Graphed below is the CPI gasoline index only, which shows the volatility of gas prices.  This isn't the first time, nor will it be the last, where the monthly inflation numbers move dramatically on gas prices and what percentage this is of the monthly budget varies widely among consumers.

 

 

Core inflation's components include shelter, transportation, medical care and anything not food or energy.  The shelter index is comprised of rent, the equivalent cost of owning a home, hotels and motels.   Shelter increased 0.2% and is up 2.5% for the year.  This is the highest monthly shelter inflation increase since July 2011.  Rent increased 0.3%, and the cost for home owners increased 0.2%l.  Hotels and Motels, known as lodging away from home is yo-yo on a month to month basis, down -0.3% for the month.  Graphed below is rent, where cost increases hits the people who can least afford it.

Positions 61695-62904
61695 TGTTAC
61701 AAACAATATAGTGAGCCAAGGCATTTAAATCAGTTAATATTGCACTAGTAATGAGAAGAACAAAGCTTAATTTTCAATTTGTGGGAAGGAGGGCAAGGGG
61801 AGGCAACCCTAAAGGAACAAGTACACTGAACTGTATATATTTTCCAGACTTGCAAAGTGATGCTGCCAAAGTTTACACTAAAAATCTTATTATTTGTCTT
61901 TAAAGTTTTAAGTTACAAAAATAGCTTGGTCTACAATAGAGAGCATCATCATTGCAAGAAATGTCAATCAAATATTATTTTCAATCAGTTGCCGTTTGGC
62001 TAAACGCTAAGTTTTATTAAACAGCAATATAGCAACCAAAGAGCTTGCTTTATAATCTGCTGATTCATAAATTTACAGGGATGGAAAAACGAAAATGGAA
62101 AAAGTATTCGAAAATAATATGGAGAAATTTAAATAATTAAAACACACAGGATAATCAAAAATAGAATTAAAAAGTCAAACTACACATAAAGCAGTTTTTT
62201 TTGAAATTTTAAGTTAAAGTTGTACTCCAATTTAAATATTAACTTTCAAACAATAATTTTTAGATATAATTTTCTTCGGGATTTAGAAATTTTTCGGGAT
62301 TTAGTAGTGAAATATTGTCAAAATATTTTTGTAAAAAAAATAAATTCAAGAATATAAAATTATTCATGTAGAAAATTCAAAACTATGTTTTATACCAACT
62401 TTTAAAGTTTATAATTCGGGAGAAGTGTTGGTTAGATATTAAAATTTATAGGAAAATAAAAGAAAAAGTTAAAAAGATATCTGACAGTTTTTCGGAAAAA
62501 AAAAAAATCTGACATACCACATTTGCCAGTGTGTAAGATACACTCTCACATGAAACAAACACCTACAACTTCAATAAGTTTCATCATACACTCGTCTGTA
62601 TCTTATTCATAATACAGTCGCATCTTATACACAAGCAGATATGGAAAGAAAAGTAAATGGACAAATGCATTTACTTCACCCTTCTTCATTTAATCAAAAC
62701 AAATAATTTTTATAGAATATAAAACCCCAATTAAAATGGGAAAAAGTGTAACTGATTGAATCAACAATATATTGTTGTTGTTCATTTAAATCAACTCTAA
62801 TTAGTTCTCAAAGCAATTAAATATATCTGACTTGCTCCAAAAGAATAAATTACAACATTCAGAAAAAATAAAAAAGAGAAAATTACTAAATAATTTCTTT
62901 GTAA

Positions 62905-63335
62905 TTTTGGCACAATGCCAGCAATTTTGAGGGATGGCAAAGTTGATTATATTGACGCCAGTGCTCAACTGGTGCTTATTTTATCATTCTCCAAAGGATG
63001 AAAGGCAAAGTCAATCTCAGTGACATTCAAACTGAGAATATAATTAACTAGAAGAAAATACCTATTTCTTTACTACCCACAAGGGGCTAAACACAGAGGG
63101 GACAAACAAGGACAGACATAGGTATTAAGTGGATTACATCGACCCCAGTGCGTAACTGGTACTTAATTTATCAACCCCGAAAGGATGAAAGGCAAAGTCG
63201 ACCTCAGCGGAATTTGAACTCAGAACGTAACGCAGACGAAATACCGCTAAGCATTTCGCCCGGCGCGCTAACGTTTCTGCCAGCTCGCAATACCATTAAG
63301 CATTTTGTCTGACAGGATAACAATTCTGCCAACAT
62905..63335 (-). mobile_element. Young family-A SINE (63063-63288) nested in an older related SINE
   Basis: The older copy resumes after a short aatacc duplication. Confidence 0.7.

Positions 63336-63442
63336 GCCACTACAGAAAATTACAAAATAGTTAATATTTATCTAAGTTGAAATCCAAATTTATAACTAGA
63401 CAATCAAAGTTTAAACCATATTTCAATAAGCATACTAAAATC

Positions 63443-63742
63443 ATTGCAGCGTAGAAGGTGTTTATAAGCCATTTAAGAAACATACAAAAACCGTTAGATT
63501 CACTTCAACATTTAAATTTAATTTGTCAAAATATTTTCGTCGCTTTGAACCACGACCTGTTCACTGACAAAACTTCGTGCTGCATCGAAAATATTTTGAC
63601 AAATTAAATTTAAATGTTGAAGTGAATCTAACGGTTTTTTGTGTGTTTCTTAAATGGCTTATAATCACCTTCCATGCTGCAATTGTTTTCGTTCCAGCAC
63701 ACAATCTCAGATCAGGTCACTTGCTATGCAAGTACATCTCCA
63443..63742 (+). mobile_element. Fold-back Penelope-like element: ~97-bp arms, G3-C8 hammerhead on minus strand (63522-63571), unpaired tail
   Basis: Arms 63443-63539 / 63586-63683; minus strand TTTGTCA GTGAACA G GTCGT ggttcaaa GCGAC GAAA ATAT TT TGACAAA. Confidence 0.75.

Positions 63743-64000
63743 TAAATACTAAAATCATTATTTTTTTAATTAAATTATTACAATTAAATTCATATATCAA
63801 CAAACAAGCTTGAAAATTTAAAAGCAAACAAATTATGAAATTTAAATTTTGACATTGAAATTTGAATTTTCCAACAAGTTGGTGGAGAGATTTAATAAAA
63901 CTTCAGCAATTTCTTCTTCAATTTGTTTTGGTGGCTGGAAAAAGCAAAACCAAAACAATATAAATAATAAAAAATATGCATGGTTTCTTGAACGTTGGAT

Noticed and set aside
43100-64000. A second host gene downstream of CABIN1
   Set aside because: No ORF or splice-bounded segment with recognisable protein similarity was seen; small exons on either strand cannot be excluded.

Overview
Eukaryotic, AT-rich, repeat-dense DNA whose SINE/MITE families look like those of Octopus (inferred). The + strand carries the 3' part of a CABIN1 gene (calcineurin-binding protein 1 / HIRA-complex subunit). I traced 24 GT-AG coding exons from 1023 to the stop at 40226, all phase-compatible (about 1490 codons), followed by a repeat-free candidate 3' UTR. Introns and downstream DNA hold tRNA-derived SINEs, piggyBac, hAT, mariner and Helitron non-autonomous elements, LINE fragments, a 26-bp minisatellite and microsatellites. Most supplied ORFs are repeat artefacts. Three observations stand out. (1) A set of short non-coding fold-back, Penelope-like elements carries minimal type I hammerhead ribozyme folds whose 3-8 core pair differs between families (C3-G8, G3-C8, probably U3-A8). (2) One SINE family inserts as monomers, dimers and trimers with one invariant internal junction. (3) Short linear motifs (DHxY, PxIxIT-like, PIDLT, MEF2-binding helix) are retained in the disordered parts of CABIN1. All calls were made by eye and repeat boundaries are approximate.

cpi rent

 

A core inflation cost which almost never drops is medical care, yet something is going on with overall prices   Medical care was unchanged this month, the 3rd month in a row, and this is while medical services, which are hospital and Doctor visits, increased 0.3% for the month and 2.5% for the year.  The Medical care index has increased 2.0% over the last 12 months.  This is the lowest annual increase since 1949.  Graphed below is the overall medical care index change from a year ago.

 

CPI Medical index

 

Below is a graph of the medical commodities index, which in large part consists of prescription drug prices.  The index dropped -0.8% for this month with prescription drugs by themselves declining -0.9%.  Notice the beyond belief never ending increases since 1975.  While the drop in drug prices is great news, the massively overinflated prescription drug prices need to come down a lot to be in line with what other nations pay.  Medical commodities have still increased 0.3% for the year.

 

CPI Medical commodities

 

Food and beverages overall increased 0.1% and have increased 1.1% from a year ago.  Beyond the 2009 deflationary period, this is the lowest annual food inflation since 1976.  The food at home index, i.e. groceries, had no change for the month.  Food for home is now only up 0.4% for the year..   Eating out, or food away from home increased 0.1% from last month and is up 2.1% from a year ago.  Graphed below is the overall food index.